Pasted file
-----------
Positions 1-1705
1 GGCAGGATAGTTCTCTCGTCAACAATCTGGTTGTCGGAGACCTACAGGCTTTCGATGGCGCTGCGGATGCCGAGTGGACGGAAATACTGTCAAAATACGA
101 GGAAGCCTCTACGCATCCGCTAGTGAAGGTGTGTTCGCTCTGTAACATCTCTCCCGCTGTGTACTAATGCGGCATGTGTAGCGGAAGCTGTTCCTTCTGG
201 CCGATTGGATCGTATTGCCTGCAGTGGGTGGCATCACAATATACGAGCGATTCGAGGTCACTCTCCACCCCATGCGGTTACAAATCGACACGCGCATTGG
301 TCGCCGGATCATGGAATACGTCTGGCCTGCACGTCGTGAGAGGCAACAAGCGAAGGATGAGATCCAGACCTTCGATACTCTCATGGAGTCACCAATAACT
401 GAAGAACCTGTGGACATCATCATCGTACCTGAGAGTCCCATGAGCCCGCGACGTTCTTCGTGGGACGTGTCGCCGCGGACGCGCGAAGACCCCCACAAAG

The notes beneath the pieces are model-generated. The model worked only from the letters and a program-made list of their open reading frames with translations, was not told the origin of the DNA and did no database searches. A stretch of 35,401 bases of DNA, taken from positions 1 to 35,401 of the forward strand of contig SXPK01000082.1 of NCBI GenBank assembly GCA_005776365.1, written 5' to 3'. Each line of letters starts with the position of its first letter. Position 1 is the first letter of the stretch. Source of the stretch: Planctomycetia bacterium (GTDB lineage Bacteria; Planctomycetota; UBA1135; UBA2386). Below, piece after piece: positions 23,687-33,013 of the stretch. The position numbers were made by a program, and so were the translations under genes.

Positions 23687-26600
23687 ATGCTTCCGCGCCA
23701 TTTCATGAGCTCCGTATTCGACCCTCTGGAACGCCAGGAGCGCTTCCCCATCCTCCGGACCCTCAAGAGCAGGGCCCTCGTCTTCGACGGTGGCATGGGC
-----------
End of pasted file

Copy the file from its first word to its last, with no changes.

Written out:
Positions 1-1705
1 GGCAGGATAGTTCTCTCGTCAACAATCTGGTTGTCGGAGACCTACAGGCTTTCGATGGCGCTGCGGATGCCGAGTGGACGGAAATACTGTCAAAATACGA
101 GGAAGCCTCTACGCATCCGCTAGTGAAGGTGTGTTCGCTCTGTAACATCTCTCCCGCTGTGTACTAATGCGGCATGTGTAGCGGAAGCTGTTCCTTCTGG
201 CCGATTGGATCGTATTGCCTGCAGTGGGTGGCATCACAATATACGAGCGATTCGAGGTCACTCTCCACCCCATGCGGTTACAAATCGACACGCGCATTGG
301 TCGCCGGATCATGGAATACGTCTGGCCTGCACGTCGTGAGAGGCAACAAGCGAAGGATGAGATCCAGACCTTCGATACTCTCATGGAGTCACCAATAACT
401 GAAGAACCTGTGGACATCATCATCGTACCTGAGAGTCCCATGAGCCCGCGACGTTCTTCGTGGGACGTGTCGCCGCGGACGCGCGAAGACCCCCACAAAG

The notes beneath the pieces are model-generated. The model worked only from the letters and a program-made list of their open reading frames with translations, was not told the origin of the DNA and did no database searches. A stretch of 35,401 bases of DNA, taken from positions 1 to 35,401 of the forward strand of contig SXPK01000082.1 of NCBI GenBank assembly GCA_005776365.1, written 5' to 3'. Each line of letters starts with the position of its first letter. Position 1 is the first letter of the stretch. Source of the stretch: Planctomycetia bacterium (GTDB lineage Bacteria; Planctomycetota; UBA1135; UBA2386). Below, piece after piece: positions 23,687-33,013 of the stretch. The position numbers were made by a program, and so were the translations under genes.

Positions 23687-26600
23687 ATGCTTCCGCGCCA
23701 TTTCATGAGCTCCGTATTCGACCCTCTGGAACGCCAGGAGCGCTTCCCCATCCTCCGGACCCTCAAGAGCAGGGCCCTCGTCTTCGACGGTGGCATGGGC